- 05 July 2010
- 3 min read
Nurses give the thumbs down to Government Pay Freeze
A survey on leading UK nursing jobs board, Nurses.co.uk, reveals that less than 7% of nurses agree with the pay freeze put to them by the new coalition Government.
No one expected the 2010 budget recently announced by Chancellor George Osborne to be anything other than tough, but the measure to freeze pay for public sector workers earning £21,000 per annum or more has hit a nerve.
The £21K limit has been cunningly set to ensure that all newly qualified nurses and midwives entering the profession at band 5 level are included in this pay freeze (see the agenda for change pay scales here).
Of the 226 registered nurses and midwives that answered the survey, just over 60% would be affected by the pay freeze.
While there appears to have been a certain degree of reticence towards the current financial predicament of the country with nearly 29% admitting that it was a necessary measure, an overwhelming 65% still thought that the pay freeze was outrageous.
Other measures given in the budget include a flat £250 pay rise per year for two years for all public sector workers under the pay freeze cut off level, and a proposed increase in the state pension age to 66 years.
Nurses in financial difficulty
Despite repeated reassurance from the Government that frontline nursing staff will not be affected, nearly 70% of the nurses surveyed expect to experience financial difficulties over the next two years as a direct result of the pay freeze.
At the end of the two year freeze, there will be just £2099 between the pay of a top level Band 3 member of staff, such as a Senior Healthcare Assistant and a newly qualified Staff Nurse starting at the first point in Band 5.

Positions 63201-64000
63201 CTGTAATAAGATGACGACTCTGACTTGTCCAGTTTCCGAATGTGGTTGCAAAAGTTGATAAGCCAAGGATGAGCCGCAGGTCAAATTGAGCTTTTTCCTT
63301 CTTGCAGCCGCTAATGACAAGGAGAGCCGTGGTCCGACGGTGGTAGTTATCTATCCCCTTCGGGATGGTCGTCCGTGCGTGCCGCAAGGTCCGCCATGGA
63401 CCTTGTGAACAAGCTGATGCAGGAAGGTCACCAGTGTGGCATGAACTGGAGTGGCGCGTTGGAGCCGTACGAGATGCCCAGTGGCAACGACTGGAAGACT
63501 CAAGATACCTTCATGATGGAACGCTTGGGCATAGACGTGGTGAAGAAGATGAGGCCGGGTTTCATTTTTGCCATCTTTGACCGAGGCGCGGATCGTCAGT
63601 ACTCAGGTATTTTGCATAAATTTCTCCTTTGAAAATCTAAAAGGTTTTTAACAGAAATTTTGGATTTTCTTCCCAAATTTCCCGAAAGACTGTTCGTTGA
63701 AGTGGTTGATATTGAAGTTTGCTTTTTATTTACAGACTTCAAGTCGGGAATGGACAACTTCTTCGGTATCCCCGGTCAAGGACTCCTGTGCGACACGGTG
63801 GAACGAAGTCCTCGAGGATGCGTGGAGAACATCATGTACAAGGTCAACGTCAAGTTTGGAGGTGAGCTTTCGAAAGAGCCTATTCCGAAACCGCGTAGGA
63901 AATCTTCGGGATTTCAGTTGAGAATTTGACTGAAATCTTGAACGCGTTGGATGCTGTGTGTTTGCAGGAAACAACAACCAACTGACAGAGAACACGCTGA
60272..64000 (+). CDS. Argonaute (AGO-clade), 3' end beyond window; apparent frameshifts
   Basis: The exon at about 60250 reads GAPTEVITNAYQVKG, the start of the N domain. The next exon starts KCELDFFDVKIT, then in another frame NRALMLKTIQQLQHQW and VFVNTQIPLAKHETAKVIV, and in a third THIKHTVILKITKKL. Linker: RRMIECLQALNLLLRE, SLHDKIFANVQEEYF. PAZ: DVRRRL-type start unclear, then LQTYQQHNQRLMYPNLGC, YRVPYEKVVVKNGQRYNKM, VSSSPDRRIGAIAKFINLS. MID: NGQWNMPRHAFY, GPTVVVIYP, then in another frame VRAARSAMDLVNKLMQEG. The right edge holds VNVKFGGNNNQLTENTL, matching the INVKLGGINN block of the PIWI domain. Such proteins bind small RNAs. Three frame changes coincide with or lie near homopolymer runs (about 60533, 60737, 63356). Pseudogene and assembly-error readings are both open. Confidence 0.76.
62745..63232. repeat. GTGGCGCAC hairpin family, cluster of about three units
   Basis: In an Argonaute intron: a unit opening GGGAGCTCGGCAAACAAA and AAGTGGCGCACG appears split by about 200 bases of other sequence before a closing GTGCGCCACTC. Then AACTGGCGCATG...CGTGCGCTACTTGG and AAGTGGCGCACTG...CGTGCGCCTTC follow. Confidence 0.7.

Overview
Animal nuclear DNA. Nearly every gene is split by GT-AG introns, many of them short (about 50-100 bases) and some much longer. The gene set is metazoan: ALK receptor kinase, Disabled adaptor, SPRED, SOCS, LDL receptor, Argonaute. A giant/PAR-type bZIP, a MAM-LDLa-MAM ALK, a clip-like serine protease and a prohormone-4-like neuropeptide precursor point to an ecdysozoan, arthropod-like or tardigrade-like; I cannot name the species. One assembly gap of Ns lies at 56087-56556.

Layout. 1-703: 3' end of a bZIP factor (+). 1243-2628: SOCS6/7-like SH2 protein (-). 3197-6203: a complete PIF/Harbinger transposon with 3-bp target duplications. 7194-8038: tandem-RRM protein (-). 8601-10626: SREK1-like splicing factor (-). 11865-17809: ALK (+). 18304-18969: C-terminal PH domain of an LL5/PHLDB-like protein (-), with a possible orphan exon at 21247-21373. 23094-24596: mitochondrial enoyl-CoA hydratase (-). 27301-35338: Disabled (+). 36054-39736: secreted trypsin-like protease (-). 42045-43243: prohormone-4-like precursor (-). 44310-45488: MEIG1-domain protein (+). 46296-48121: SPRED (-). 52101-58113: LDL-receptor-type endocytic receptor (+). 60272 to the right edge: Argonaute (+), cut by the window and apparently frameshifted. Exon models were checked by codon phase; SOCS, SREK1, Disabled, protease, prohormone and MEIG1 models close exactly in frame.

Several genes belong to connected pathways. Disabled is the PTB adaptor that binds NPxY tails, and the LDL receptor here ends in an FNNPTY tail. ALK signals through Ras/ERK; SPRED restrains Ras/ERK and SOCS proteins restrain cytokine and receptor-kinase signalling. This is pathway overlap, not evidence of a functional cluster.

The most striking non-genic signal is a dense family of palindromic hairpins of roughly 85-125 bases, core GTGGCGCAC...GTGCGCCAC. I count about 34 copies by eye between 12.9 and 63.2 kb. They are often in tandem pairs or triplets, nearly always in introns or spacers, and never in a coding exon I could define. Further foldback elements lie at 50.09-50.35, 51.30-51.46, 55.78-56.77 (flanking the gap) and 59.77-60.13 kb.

Public Sector Pensions to be reviewed
It was also announced that a public sector pension review will be carried out and proposals implemented in time for the 2011 budget. We asked our nurses and midwives what they thought the outcome of the review would be, and just over half thought the retirement age would increase.
An increase in contributions and the scrapping of all final salary schemes were also predicted.
Ex-Labour Minister John Hutton was appointed to head up the review, and now has the task of resolving the reported £9bn deficit in the public sector pension pot predicted over the next four years. He reportedly commented, “I am determined that this work should be conducted openly and transparently and that our conclusions will be underpinned with a comprehensive analysis and evidence-base.”
Job Opportunities in the Public Sector
The Office for Budget Responsibility recently admitted that up to 610,000 public sector positions will have to be lost by 2016, and it’s as yet unclear where these job cuts will happen, but according to Mr Osborne, all health sector budgets are ring-fenced and cannot be cut.
According to a post-election survey carried out by Nurses.co.uk, an overwhelming 50% of nurses we questioned felt that an urgent issue for the new coalition was to increase staffing levels in frontline services, which now looks unlikely to happen.
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